American Experience

An Archive Deep Dive on the Bizarre Side

Is your social/physical distancing making you a bit stir crazy? Don’t fret. We have just the antidote! Our creative Foundation staff has dusted off a few obscure surprises from the Archives holdings. We heard weird begets weird so below, you’ll find some official government oddballs, headscratchers, and maybe, knee slappers.


Sneaky Spies, ChapStick Lies

It’s no secret that the Watergate scandal had its share of eavesdroppers and bugfinders. A lesser-known piece of the puzzle, however, is that some of these bugs were found in the most unlikely places—even inside the tubes of ChapStick! The lip balm with hidden microphones were one of many bugs on display at the trial of the Watergate burglars.

Can’t get enough Watergate-era sneakiness? Check out the Watergate Files online exhibit from the Gerald R. Ford Presidential Library and Museum.


A Boozy St. Bernard

Thanks to the Archives staff in the motion picture preservation lab, we get to see the world through a St. Bernard named, Patches. In this 70s education film, the students at Jackson Junior High are learning about alcohol education and have some groovy tips on how to avoid a hangover. Those who went a little too crazy on your last zoom happy hour, we’re talking to you!

If you’re still on a historical cocktail craze, check out former National Archives exhibit, Spirited Republic.

[Source]


Malice & Margarine

This 1915 mugshot depicts a man in federal prison for crimes against…butter. Yep, you heard that right. The Federal Penitentiary at Leavenworth, Kansas, housed its fair share of infamous inmates, such as “Birdman of Alcatraz” and Machine Gun Kelly. But in the early 20th century, the prison took in some less likely felons—violators of the Oleomargarine Act of 1886.

Why did these men with funny facial hair and Wild West mugshots go to jail for selling margarine? After New York’s U.S. Dairy Company began production of “artificial butter” in 1871, the Dairy industry pushed Congress to regulate the popular butter substitute. With the 1886 act, margarine was taxed and those who sold it had to get special licenses. The black-market Oleo gang went to prison for trying to pass the margarine off as butter and refusing to pay the taxes.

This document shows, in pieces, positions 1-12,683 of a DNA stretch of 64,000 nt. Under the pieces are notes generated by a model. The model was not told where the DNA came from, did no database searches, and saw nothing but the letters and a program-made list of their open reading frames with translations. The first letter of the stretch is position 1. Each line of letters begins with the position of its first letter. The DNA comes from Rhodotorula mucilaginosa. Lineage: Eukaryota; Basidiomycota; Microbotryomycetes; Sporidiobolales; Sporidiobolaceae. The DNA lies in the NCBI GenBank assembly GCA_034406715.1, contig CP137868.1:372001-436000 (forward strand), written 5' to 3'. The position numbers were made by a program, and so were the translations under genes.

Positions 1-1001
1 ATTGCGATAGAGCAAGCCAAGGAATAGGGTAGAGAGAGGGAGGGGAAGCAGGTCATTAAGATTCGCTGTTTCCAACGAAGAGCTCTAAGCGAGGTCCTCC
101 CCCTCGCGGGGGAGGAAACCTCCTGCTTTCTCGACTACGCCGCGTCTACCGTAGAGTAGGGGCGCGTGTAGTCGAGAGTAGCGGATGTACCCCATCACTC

[Source]


On the Kitchen Front

In World War I and World War II, rationing led Americans to get creative with their tasty treats. Check out these strange spins on classic desserts with unusual ingredient substitutions from World War I. We challenge you to make a treat with what you’ve got on hand in your pantry—or try one from our holdings. You know what they say, when life gives you lemons, or in this case, almond paste, make cannolis and Genoa cake!

World War I Cannoli Recipe

Ingredients

  • 1/4 lb. Almond paste
  • 3/4 lb. Sugar
  • 3 oz. Corn starch
  • 1 Gill milk (hint: you know a “gill” as ½ cup)
  • 3 Whites of egg

Directions

Almond paste and sugar must be made to a smooth batter with half milk and half white of egg, Vanilla flavor, the pan must be waxed and floured. The dough is spread [out], cut in a square, and when baked rolled to a cylinder shape and filled with cream. Bake in a medium oven.

For more minimalist World War I recipes, visit the National Archives Unwritten Record blog.


Caption Contest: The Results

The vast holdings of the National Archives are full of millions of photographs – many without context and captions. The good news? This leaves plenty of room for interpretation! With our caption contest, we invited you to invent your own caption for this Archives photo for a chance to win a special surprise from the National Archives Store!

Drumroll please! The results are in and the winning caption for our first caption contest is:

“If that face launched one ship, it launched a million.”

Shoutout to some of our other favorites with these runner-ups:

  • “Hold on, the bottle’s empty. No wonder James is smiling.”
  • “Harriet thought ‘Prenup’ was an odd name for a boat.”
  • “To safely practice social distancing, maintain at least 6 champagne bottles between you and–Herbert, are you listening to me? I WILL crack this bottle!”

Stay tuned for our next caption contest coming soon!


Last Week and More

We want to bring the Archives to you. If you missed last week or our content in the past, have no fear! We’ve collected everything we’ve dug up from holdings. Click on an icon below to learn more!

  • We the People
  • History Pix
  • Archives Encore
  • History Quirks
  • Patent Pending
  • Cooking Club

Want to be the first to know these fun facts from the depths of the Archives holdings? Sign up for our newsletter and get your weekly dose of history right in your inbox!

Join Newsletter

And if you have a favorite fun memory of the National Archives, or love history and just want to share, post on social media using #ArchivesAtHome and we’ll give you a shout-out!

The National Archives Foundation strives to inspire citizens to explore the past and cultivate a deeper understanding of their civic history and civic responsibility. Join the Foundation today and learn how you can help support our mission!